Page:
In the wake of the Sept. 17 Appeals Court reversal of the district court decision in the MIT antitrust case, seven newspapers from four states and Washington, DC have urged the Justice Department to drop the suit against MIT and the "overlap" system of collaborating with other colleges to verify financial aid eligibility.
The Justice Department has not yet made a decision on the case, except that it has informed MIT's lawyers that it will not exercise its right (which had to be done by Oct. 15) of appealing the case "en banc" to all 10 judges of the Appellate Court of the Third District in Philadelphia. The Justice Department could drop the case, reargue it before the District Court on the pro-competitive and social welfare objectives of the overlap system, or appeal directly to the US Supreme Court.
The newspapers, in order of appearance of the editorials, are: The New York Times, The Boston Globe, The Fresno Bee, The Sacramento Bee, The Boston Herald, The Sarasota Herald Tribune and The Washington Post.
The New York Times editorial of Sept. 27 was reprinted in MIT Tech Talk on Sept. 29. Here are headlines and excerpts from the other six editorials, in chronological order.
The Boston Globe, Sept. 29, "An F in antitrust law": "Unlike eight of its timid counterparts in academia, the Massachusetts Institute of Technology had the courage in 1991 to take on the Justice Department when the university stood accused of violating antitrust laws. Common sense prevailed last week when a federal appeals court reversed the decision, opening the way for review. This prosecutorial boondoggle, rooted in the Bush administration, has already gone too far. Attorney General Janet Reno's antitrust division can surely find more venal targets than universities seeking to advance broad social benefits through common policies on financial aid."
The Fresno Bee, Fresno, CA, Oct. 2, and The Sacramento Bee, Sacramento, CA, Oct. 3, "Justice loses, kids win": "A federal appeals court has wisely struck a blow against the US Justice Department's efforts to stop colleges from conferring with each other about financial aid for needy students. Though the trial court originally sided with the Justice Department, refusing to consider any of the public benefits of such cooperation, the appeals court has now rightly concluded that those benefits are real and deserve to be weighed in a new trial. Rather than a new trial, the president could save everybody money and trouble by dropping the suit altogether. It only hurts poor kids."
Boston Sunday Herald, Oct. 3, "MIT, price-fixer?": ".For decades, the schools collectively set the amount of financial aid offered to students who had already been admitted to more than one school. That practice had nothing to do with restraining trade. The universities' goal was to avoid costly bidding wars over gifted undergraduates and thereby stretch financial aid dollars as far as possible. That would make high-quality education available to the greatest possible number of needy students. The Justice Department should drop its case entirely. Maybe its prosecutors can't tell the difference between price collusion that rips off consumers and an intelligent policy for distributing charity. Attorney General Janet Reno, we hope, can."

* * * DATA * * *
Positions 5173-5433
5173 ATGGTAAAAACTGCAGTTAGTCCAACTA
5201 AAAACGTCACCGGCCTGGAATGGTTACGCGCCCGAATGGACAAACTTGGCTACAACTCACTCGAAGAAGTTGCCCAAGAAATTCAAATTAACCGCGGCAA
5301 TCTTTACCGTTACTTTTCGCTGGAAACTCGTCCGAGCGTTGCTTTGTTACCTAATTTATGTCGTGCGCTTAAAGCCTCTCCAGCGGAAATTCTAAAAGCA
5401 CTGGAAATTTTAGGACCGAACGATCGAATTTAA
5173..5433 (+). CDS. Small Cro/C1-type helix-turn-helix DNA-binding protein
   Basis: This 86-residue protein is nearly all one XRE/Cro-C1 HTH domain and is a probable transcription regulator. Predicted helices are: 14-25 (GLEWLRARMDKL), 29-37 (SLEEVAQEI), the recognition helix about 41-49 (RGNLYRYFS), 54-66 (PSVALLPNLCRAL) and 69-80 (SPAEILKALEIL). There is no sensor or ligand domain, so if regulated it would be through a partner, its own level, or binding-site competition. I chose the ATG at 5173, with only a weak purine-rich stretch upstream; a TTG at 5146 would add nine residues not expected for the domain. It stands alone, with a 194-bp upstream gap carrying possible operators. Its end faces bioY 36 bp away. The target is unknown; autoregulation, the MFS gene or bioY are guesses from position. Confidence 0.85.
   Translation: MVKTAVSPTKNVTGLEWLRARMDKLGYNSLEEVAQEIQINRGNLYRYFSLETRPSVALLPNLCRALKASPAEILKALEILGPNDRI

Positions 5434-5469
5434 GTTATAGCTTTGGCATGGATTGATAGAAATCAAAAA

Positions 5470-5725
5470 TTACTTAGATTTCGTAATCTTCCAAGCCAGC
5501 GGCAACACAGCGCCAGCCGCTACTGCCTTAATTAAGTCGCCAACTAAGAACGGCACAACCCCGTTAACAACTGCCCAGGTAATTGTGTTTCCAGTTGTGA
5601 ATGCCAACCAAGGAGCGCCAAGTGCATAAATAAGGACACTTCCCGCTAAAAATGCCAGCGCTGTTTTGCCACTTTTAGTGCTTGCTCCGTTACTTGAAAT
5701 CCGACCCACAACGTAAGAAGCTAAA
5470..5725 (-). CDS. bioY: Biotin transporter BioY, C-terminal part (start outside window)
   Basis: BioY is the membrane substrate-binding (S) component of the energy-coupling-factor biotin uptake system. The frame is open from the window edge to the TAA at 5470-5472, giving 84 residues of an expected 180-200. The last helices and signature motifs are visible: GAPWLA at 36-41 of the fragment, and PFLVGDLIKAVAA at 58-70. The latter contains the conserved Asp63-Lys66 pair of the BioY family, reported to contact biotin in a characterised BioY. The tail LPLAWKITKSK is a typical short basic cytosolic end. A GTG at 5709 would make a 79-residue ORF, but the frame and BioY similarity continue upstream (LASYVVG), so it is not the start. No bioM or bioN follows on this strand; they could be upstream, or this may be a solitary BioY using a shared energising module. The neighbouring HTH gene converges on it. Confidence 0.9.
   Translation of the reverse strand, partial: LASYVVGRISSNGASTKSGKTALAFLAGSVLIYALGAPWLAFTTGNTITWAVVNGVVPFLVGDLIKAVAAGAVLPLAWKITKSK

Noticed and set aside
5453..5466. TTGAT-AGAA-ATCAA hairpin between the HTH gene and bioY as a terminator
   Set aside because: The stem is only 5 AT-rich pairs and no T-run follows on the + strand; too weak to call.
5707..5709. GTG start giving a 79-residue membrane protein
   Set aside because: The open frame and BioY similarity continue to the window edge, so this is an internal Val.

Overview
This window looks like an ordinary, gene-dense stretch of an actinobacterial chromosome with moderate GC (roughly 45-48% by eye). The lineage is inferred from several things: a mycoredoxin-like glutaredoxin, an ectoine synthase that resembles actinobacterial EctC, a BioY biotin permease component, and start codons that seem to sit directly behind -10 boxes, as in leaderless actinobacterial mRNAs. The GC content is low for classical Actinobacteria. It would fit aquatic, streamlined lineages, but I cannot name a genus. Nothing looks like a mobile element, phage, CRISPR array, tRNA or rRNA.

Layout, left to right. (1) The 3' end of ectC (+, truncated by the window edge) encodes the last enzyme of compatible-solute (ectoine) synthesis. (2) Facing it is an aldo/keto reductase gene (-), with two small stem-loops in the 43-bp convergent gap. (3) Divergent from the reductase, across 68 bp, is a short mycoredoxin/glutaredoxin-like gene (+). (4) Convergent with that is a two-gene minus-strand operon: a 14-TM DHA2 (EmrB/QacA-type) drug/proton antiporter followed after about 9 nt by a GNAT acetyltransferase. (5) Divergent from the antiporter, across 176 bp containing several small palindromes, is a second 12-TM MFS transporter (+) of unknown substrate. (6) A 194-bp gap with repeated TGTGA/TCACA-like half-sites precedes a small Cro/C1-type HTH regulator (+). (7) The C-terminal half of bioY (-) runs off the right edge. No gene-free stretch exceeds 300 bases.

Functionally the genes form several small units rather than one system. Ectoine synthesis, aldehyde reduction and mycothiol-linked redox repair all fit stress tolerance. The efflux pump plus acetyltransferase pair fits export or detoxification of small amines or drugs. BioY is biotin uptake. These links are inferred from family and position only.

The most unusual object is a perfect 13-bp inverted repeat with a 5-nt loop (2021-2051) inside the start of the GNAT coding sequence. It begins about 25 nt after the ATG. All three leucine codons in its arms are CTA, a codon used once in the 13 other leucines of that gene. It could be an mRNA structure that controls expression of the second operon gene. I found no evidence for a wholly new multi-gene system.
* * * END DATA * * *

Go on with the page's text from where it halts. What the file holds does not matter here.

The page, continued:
Sarasota Herald Tribune, Sarasota, Fla., Oct. 3, "Promoting diversity is no crime": "Unless good sense prevails in the Justice Department, the case will go back to the trial court, will be appealed and re-appealed, and will, at great cost to the taxpayers and to MIT, be resolved, if not by the courts, then by Congress some years down the line with no assurance that the resolution will serve the public interest. The sure and simple way to reach the right outcome is for the Justice Department to forget about an appeal, withdraw its foolish indictment and free the Ivies from their consent decree.
"It is possible that, with Janet Reno as attorney general, the Justice Department might decide it is wasting money and energy. From the beginning, this case has been a perversion of the Sherman Act, which was passed in a (partially successful) attempt to curb profiteering by turn-of-the-century "robber barons" of oil, steel, meat packing and railroading. Why George Bush allowed his Justice Department to start this case is one of life's enduring mysteries. It will be an even greater mystery if Bill Clinton allows his Justice Department to keep it going."
The Washington Post, Oct. 14, "Drop the MIT Case": "The Justice Department argued that scholarship aid is like a store's discount. All eight Ivy League universities sighed and, on their lawyers' advice, decided not to contest it. But the Massachusetts Institute of Technology, with the stony logic peculiar to engineers, declared that it was right and it would fight. It pointed out that the allegedly anticompetitive rules expand the pool of students competing for admission by assuring them that, if they have the brains to get in, they will be given enough aid to get through. Abolishing the agreed rules would open the way to bidding among colleges for bright students whether they need aid or not. More aid for those who don't need it means less for those who do.
"The appellate court saw the point. For the Justice Department to pursue this case further would be a gross misallocation of its resources."
A version of this article appeared in the October 20, 1993 issue of MIT Tech Talk (Volume 38, Number 10).